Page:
The name Alcmund for Edmund’s father was known at Bury by 1296, if we accept the account in the Vita Sancti Adalberti Diaconi of a visit to Bury by Abbot Florentius of St. Adalbert’s foundation at Egmond in the Netherlands in that year.65 He saw there a Chronica Regum Angliœ, in which he read that St. Adalbert, whom he thought to be a brother of St. Edmund, had reigned before him for 37 years and seven months. This extraordinary claim of ninth-century royal origin for a deacon of St. Willibrord is based on several errors: the identification of him with his namesake, the East Anglian king executed by Offa of Mercia in 794; the assumption that, as lists of kings of East Anglia record no name between Ethelbert and Edmund, Edmund succeeded Ethelbert immediately; and the confusion of Ethelbert of East Anglia with Egbert of Wessex, who is given a reign of just 37 years and seven months in the West Saxon regnal list.66 The name of Egbert’s father was Alcmund, and we are told here that Ethelbert and Edmund were sons of Alcmund. If the legend current at Bury already gave this name to Edmund’s father, this would explain why Florentius thought Ethelbert was Edmund’s brother; alternatively this belief may have introduced  the name Alcmund into the legend. We are told also that the brothers were of the noble stock of the veteri Saxons, and that they had a sister, Britiva, buried in Frankfort. But the claim for a long reign of Ethelbert as Edmund’s predecessor is irreconcilable with Geoffrey of Wells’s account of a childless Offa. If Florentius heard Geoffrey’s story, he must have rejected it.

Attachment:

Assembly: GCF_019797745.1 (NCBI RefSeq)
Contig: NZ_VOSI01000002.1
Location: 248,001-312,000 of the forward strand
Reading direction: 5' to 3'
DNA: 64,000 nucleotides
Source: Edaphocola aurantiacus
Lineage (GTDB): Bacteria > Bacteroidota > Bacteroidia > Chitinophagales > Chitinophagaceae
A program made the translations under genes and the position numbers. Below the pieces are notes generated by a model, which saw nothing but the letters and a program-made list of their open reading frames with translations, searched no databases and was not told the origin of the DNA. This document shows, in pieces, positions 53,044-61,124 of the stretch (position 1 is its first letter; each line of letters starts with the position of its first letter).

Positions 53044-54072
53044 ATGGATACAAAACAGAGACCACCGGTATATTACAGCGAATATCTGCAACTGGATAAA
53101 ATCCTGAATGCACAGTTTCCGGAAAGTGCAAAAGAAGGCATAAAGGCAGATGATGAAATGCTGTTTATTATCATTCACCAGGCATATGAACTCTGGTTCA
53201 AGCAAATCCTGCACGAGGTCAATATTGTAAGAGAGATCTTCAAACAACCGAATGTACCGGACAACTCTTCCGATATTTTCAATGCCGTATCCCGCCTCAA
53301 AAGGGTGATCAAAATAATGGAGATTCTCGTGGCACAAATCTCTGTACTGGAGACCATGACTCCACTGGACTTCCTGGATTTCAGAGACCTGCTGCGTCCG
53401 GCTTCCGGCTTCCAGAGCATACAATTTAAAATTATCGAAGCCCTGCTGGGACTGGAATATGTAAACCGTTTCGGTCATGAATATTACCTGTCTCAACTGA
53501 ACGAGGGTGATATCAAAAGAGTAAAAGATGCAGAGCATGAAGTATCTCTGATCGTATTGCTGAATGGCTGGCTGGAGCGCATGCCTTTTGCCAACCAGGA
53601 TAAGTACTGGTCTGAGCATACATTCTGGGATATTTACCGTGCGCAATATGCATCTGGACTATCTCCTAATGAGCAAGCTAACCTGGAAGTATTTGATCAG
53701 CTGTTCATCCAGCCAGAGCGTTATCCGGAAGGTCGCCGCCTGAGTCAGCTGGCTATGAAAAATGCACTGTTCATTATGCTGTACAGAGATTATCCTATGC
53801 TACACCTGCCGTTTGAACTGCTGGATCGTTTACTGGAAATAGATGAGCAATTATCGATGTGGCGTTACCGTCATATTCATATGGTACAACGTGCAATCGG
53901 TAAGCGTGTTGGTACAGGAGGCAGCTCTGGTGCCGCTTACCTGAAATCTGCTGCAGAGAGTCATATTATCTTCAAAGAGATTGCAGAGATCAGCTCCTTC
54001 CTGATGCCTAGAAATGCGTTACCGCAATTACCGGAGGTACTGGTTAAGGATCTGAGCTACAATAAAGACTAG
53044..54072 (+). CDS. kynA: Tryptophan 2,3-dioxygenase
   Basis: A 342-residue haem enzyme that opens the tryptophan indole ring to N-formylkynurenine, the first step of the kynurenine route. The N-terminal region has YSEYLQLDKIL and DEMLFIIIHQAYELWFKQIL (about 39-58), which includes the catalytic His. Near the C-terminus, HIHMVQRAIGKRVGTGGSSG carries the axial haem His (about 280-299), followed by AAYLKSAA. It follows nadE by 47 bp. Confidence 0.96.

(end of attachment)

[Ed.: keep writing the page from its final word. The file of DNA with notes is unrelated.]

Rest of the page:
Bodley MS. 240, towards the end of the fourteenth-century, includes a collection of material on St. Edmund. To the tale from Geoffrey of Wells it adds the name of Alkmund as Edmund’s father and Siwara as his mother, and says he was born in Nuremberg (which is not in Saxony). Geoffrey’s Lodebrok story is given and then followed by the St. Albans account of the killing of Lothbroc by Bern.